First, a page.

Fortunately for the organic gardener, aphids have many predators: hoverfly larvae, lacewings, ladybirds, shield bugs and spiders eat them in numbers. Although aphids appear defenceless against their predators, they have evolved a suite of antipredator responses. Some aphids have warning coloration and sequester chemicals from their feeding plants that are distasteful or toxic to their predators, other release toxic chemicals or waxes and a few have a hard-skinned soldier caste to defend the colony, yet others maintain an army of ants that defend them. The most common form of defence - both against predators or parasitoids - is however, behavioural: the aphids move away or drop from the leaf they are feeding on when they sense an approaching predator.
Dropping is very effective in reducing immediate risk: aphids fall away from the approaching danger onto the ground. Once there other costs become apparent: the aphid may be far from the host plant and is exposed to ground predators or to desiccation.
The orange tree in my conservatory is infested with aphids. I took advantage of the abundance of 7 spot ladybirds in the garden and brought a few onto the tree, placing them on particularly infested branches. I was pleasantly surprised by the eagerness with which the ladybirds took to the intended job. They started munching aphids straight away, clearing whole shoots in a few minutes. After a little observation, however, it became apparent that it was the aphid's behaviour which was mostly responsible for the shoots being cleared. The undisturbed aphids sat motionless, on a living carpet feeding on the tender leaf sap nearby. In contrast, as soon as a ladybird attacked, the aphids on the same leaf came alive and some started to move away, going into another leaf, while many aphids dropped to the ground as the ladybird fed on their unfortunate siblings. The following two photos illustrate this. They were taken about 27 seconds apart. In the first one, notice the three aphids on the tip of the leaf. In the second photo, these aphids have dropped to the ground, leaving just a couple of aphid molts stuck to the leaf tip, while the ladybird is still feeding on an aphid, motionless.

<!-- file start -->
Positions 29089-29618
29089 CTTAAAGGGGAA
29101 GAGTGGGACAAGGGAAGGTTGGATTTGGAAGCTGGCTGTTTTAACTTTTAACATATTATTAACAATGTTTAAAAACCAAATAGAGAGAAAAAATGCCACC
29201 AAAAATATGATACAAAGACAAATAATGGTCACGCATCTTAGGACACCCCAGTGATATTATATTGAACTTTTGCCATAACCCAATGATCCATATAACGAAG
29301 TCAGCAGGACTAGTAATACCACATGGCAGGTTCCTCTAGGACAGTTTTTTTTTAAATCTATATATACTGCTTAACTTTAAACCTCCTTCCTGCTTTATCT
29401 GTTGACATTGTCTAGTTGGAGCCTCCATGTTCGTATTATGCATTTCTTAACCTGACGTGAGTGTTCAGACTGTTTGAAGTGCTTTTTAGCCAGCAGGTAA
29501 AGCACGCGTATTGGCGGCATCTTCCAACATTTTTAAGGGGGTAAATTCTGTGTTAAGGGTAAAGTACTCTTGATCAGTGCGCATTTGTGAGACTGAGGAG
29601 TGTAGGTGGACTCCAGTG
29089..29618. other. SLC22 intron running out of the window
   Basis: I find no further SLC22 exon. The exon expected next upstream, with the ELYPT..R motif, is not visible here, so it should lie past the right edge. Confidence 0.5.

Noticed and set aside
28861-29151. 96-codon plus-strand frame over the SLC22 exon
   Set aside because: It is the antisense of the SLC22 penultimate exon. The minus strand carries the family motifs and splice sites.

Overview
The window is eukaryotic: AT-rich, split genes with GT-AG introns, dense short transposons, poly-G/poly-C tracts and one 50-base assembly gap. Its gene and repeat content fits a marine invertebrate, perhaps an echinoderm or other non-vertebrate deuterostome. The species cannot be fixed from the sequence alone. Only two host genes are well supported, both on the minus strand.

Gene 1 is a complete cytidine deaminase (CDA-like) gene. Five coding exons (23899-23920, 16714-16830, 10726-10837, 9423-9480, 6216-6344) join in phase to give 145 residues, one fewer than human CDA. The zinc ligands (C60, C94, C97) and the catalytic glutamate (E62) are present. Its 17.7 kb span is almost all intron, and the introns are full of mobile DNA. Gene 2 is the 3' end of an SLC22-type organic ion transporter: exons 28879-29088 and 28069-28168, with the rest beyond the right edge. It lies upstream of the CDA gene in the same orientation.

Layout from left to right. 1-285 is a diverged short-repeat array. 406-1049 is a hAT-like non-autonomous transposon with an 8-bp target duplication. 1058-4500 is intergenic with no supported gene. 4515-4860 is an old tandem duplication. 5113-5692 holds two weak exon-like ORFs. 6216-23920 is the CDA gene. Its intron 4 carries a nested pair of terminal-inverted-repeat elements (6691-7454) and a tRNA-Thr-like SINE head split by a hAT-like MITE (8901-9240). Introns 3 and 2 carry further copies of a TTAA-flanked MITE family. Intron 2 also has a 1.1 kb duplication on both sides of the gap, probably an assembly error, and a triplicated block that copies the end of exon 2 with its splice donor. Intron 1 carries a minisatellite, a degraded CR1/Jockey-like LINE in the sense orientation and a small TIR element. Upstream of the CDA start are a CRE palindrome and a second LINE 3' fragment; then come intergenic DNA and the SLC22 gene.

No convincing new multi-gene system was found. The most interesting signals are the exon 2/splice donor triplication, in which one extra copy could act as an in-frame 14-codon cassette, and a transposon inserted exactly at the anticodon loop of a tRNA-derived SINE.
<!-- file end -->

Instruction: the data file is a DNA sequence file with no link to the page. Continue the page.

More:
What mechanisms are responsible for this dropping behaviour? or, put differently, how do aphids sense that a predator is approaching? Dropping behaviour happens in response to predator contact, vibrations generated by the predator, or in response to an alarm pheromone secreted by individual aphids when attacked. This chemical signal, (E)-ß-farnesene (EBF), is secreted in dropplets by the cornicles, little tubes at the rear of the aphid, and they may impregnate the predator, which in its next move will elicit the dropping response before actually attacking another aphid.
The release of an alarm pheromone by an individual that is likely to be eaten by a predator seems paradoxical. What benefit can this individual gain from its production? An alarm pheromone can be adaptive when the benefit is shared by relatives. This is indeed the case in aphids: groups of aphids feeding in close contact are likely to be members of the same clone, that is, they are genetically identical, as aphids often reproduce parthenogenetically. The alarm pheromone also has longer lasting effects benefiting the individual relatives, as the aphids that have been exposed to the chemical tend to produce winged offspring, which will likely disperse away from predators, in the case of the ladybird attacker, they will be likely to avoid the following generation of ladybird larvae.
LOSEY, J., & DENNO, R. (1998). The escape response of pea aphids to foliar-foraging predators: factors affecting dropping behaviour. Ecological Entomology, 23 (1), 53-61 DOI: 10.1046/j.1365-2311.1998.00102.x
Schwartzberg, E., Kunert, G., Stephan, C., David, A., Röse, U., Gershenzon, J., Boland, W. & Weisser, W. (2007). Real-Time Analysis of Alarm Pheromone Emission by the Pea Aphid (Acyrthosiphon pisum) Under Predation. Journal of Chemical Ecology, 34 (1), 76-81 DOI: 10.1007/s10886-007-9397-8